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Wearable sensor may help to assess stress in healthcare workers

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Healthcare professionals fighting Covid-19 from the frontlines spending many hours to tackle the situation and putting themselves at mental health risk, now a new study suggests that a wearable biosensor may help monitor stress experienced by healthcare workers.

Previous studies have found a high prevalence of stress and burnout has been reported among healthcare professionals. The current, findings, published in the Physiological Reports, aimed to assess the validity of a wearable biosensor to monitor and manage stress experienced by healthcare professionals.

“The current tools utilised to quantify such metrics like smartwatches or questionnaires are not in keeping with doctors’ busy lifestyles and do not comply with infection prevention policies,” said study senior author Damian M. Bailey from the University of South Wales in the UK.

For the results, the research team picked 12 healthy male volunteers and they completed an incremental exercise protocol to volitional exhaustion, which aimed to induce physiological stress in a graded manner.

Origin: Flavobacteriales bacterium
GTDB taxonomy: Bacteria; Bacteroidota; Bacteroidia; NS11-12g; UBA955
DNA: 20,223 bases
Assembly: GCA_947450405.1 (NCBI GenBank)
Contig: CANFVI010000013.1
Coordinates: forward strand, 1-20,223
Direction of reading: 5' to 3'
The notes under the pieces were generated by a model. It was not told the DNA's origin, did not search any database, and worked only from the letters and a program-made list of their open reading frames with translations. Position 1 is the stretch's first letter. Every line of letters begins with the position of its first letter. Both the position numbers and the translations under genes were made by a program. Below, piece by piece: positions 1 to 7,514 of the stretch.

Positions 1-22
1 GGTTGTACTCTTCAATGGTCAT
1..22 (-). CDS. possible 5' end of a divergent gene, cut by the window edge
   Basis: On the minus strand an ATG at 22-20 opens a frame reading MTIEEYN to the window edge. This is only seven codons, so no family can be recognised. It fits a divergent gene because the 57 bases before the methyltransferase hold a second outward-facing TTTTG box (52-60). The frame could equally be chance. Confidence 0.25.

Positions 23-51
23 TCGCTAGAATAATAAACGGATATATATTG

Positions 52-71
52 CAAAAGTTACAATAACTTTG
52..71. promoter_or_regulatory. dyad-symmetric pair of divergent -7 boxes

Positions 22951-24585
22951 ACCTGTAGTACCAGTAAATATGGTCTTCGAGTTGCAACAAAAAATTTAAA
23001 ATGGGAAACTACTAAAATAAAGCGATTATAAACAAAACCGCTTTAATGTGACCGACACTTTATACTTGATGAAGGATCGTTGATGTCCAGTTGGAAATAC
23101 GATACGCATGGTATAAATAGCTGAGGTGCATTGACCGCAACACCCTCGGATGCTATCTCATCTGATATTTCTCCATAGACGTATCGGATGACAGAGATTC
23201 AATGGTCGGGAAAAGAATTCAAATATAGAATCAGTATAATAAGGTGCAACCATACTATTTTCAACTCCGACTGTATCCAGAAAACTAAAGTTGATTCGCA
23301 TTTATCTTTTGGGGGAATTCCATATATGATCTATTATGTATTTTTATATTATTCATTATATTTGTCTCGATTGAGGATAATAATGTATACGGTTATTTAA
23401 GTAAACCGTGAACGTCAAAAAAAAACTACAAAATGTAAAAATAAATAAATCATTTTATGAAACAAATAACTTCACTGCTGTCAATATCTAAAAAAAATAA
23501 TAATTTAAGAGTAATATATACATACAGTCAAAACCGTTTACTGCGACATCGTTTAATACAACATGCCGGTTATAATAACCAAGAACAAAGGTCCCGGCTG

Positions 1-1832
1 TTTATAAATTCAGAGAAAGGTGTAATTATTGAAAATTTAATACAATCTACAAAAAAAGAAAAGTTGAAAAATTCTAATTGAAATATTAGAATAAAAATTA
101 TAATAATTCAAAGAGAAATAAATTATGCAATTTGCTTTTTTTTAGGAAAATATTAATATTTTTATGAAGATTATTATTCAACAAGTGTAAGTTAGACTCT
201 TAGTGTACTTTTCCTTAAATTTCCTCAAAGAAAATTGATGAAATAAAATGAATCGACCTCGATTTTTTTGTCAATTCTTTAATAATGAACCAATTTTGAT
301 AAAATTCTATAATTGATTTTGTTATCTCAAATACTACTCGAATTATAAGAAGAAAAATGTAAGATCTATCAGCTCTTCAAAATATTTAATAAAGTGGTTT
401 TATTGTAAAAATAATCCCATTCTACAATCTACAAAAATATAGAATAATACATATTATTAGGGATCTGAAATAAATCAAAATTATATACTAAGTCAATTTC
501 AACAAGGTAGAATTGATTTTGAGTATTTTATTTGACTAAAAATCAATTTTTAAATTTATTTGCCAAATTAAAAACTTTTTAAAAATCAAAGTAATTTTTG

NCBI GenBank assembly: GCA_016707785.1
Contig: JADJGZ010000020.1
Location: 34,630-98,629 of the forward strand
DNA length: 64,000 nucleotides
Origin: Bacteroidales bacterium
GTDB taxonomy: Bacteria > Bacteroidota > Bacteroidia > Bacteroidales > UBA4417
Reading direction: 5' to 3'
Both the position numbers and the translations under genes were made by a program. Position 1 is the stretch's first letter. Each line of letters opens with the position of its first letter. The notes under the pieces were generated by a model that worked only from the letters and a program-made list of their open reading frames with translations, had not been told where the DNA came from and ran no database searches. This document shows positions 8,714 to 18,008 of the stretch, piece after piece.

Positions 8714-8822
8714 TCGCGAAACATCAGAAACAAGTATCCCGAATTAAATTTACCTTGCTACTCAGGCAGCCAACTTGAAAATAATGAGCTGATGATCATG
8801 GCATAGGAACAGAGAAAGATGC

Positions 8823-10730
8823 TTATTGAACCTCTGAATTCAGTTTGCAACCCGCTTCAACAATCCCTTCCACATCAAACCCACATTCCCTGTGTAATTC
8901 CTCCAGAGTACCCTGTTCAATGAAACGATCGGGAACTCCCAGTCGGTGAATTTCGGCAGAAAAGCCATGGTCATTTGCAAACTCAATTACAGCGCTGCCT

A wearable consumeragrade biosensor called the ‘VitalScout, was used to measure stress, energy expenditure, respiration rate, and activity throughout the exercise protocol.

In the study, a wearable biosensor that is placed on the chest provided an accurate assessment of physiological parameters–heart rate and respiration rate–that are used to calculate stress.

Furthermore, the biosensor’s metrics correlated strongly to those obtained using breathing analyses, and they could discriminate changes associated with stress from changes related to increased physical activity.

“Given that increased stress can subsequently impact both the healthcare profession and the patient in care, we believe the wearable biosensor used in this study is a useful tool to monitor and manage stress experienced by healthcare professionals,” Bailey said.

Biosensors have the potential to measure stress and deserve further research in the pre-hospital environment, the study noted.


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